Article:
Abstract: The proneness of stated preference choice experiments to hypothetical bias has increased the popularity of incentivized or real discrete choice experiments (RDCE). One challenge that practitioners face when designing RDCE is that some of the product alternatives may not be available for the study. To avoid deception, researchers should truthfully inform respondents that only a certain percentage of the product alternatives is available for the experiment. But would the proportion of available products influence the results of the RDCE? Using an induced value choice experiment, we varied the number of potentially binding alternatives in four treatments: 0%, 33%, 66%, and 100% to assess the effect of availability of product alternatives on choice behavior. We designed the induced value experiment with a profit maximization optimal strategy for agents (i.e., with a unique known profit-maximizing alternative). Our results suggest that incentives matter in that the percentage of optimal choices was lowest in the 0% treatment. Interestingly, however, we did not find statistically significant differences in amount of optimal choices in the 33%, 66%, and 100% treatments, suggesting that one could conduct an incentivized RDCE without the need to have all the product alternatives be made available in the study.
    Keywords: Institutional and Behavioral Economics, Marketing
    Date: 2017
  12. By: Nathaniel T. Wilcox (Economics Science Institute, Chapman University)
    Abstract: Experimental and behavioral economists, as well as psychologists, commonly assume conditional independence of choices when constructing likelihood functions for structural estimation. I test this assumption using data from a new experiment designed for this purpose. Within the limits of the experiment’s identifying restriction and designed power to detect deviations from conditional independence, conditional independence is not rejected. In naturally occurring data, concerns about violations of conditional independence are certainly proper and well-taken (for well-known reasons). However, when an experimenter employs contemporary state-of-the-art experimental mechanisms and designs, the current evidence suggests that conditional independence is an acceptable assumption for analyzing data so generated.
    Keywords: Alternation, Conditional Independence, Choice Under Risk, Discrete Choice, Persistence, Random Lottery Incentive, Random Lottery Selection, Random Problem Selection, Random Round Payoff
    JEL: C22 C25 C91 D81
    Date: 2018
  13. By: Bansal, Avijit; Jacob, Joshy
    Abstract: Recent studies, in experimental markets, have illustrated the incremental influence of price path on investor decisions. We empirically demonstrate that the nature of price path significantly impacts the degree of disposition bias, after controlling for the level of returns and volatility, with investor-level high-frequency trade data from the commodities futures market. We find that following the experience of a favourable (unfavourable) price path, disposition bias among traders with Prospect Theory preferences declines (increases). Disposition bias in the market declines (increases) as an outcome of the decline (increase) in the propensity for gain realization, accompanied by a concurrent increase (decline) in the propensity for loss realization among traders. Our findings imply that the investor preferences, as well as their beliefs about the future price movements, inferred from the experienced price path, jointly influence their trading decisions.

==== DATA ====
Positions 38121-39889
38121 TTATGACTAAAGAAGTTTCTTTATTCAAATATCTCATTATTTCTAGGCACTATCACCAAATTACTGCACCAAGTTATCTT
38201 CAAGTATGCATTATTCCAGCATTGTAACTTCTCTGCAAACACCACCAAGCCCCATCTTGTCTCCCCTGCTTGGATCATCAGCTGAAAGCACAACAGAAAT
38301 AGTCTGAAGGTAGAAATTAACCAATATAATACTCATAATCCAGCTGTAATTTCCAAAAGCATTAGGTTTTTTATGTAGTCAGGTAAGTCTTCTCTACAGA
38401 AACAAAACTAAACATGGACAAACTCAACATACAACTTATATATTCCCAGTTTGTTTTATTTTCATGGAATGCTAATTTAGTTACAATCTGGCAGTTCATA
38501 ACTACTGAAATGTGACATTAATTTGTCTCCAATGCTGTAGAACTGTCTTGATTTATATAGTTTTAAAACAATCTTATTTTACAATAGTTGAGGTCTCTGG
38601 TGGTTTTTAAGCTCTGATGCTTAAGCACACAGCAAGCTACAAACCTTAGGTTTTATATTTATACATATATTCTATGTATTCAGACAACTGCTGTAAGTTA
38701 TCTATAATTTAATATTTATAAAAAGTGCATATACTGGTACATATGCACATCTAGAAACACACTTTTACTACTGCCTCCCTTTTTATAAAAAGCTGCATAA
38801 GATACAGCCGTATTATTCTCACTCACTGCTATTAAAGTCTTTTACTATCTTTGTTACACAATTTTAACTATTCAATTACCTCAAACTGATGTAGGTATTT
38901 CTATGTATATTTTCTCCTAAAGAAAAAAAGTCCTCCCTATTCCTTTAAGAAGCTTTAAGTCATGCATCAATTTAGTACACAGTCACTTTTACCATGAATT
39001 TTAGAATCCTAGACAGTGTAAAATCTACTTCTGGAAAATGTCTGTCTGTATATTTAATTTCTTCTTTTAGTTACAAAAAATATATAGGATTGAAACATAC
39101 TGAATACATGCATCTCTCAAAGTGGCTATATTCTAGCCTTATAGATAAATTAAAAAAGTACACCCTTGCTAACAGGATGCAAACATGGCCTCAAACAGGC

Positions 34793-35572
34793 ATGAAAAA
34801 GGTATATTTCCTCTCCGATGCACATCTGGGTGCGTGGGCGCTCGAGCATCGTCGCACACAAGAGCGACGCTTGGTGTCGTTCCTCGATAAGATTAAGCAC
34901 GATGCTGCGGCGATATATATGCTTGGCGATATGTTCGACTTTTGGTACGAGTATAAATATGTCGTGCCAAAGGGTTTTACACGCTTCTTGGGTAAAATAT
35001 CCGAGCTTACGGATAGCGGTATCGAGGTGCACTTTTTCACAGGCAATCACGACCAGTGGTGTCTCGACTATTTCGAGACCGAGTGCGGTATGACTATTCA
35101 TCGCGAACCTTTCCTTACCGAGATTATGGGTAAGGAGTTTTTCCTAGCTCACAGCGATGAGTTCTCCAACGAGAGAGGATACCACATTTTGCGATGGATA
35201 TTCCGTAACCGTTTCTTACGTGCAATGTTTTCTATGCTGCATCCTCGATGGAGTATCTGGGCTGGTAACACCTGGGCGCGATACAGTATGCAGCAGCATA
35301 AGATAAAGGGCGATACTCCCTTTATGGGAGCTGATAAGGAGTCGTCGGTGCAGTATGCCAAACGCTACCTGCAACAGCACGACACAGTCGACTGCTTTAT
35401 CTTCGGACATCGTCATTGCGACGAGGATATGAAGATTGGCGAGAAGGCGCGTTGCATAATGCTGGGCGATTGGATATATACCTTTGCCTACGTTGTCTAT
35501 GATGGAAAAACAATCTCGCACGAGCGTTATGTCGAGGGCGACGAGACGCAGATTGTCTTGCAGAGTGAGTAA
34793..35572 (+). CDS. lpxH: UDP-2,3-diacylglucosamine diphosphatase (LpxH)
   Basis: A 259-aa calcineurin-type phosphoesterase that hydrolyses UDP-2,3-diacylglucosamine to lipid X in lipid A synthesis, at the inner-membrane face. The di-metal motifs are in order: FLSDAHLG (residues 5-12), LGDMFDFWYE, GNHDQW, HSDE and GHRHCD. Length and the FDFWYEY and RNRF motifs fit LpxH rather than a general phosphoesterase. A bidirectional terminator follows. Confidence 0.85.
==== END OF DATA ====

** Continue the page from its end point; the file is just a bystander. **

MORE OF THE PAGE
Date: 2018–10–15
  14. By: Griffin, Bretford; Hartarska, Valentina; Nadolnyak, Denis
    Abstract: One of the major demographic trends in the US is the aging of farm operators and landlords suggesting transition of farm ownership in the form of exit and disinvestment. This coincides with economic pressures on farmers’ incomes due to recent market volatility. We model retirement age farmers’ exit/disinvestment as the outcome of intertemporal utility maximization and identify the extent to which economic and demographic factors affect these choices using the Census of Agriculture farm-level data for the 1992-2012 period. Regression results highlight the role of demographic factors. Minority and female farmers are more likely to exit but female operators are less likely to disinvest, while family farms are less likely to exit. High sales farms are less likely to exit but more likely to disinvest possibly targeting a smaller production scale before retirement. The relative size of the non-agricultural economy is negatively associated with exit but positively with disinvestment, while off-farm work reduces exit probability only a little. However, flow economic variables such as return-on-assets and government payments do not seem to impact exit and disinvestment. These findings are largely consistent with the view that mainly demographic factors and size determine farmers’ decisions to retire, which has important policy implications.
    Date: 2018–01–01
  15. By: Rachappa Shette (Indian Institute of Management Kozhikode)
    Abstract: The present study examine whether Indian corporates undertake earnings management methods to avoid earnings losses. First, this paper provides evidence that firms manage reported earnings to avoid losses in India. Second, the results indicate that two components of earnings, cash from operations and changes in working capital, are used to achieve increases in earnings. The robustness of the results is examined under various scenarios. The results are consists with existing literature. The present study support two theories based on stakeholder’s use of informationprocessing heuristics and prospect theory about the motivation for avoidance of earnings losses. The results are useful to regulators, investors and financial analysts
    Keywords: Social enterprises,
    Date: 2018–02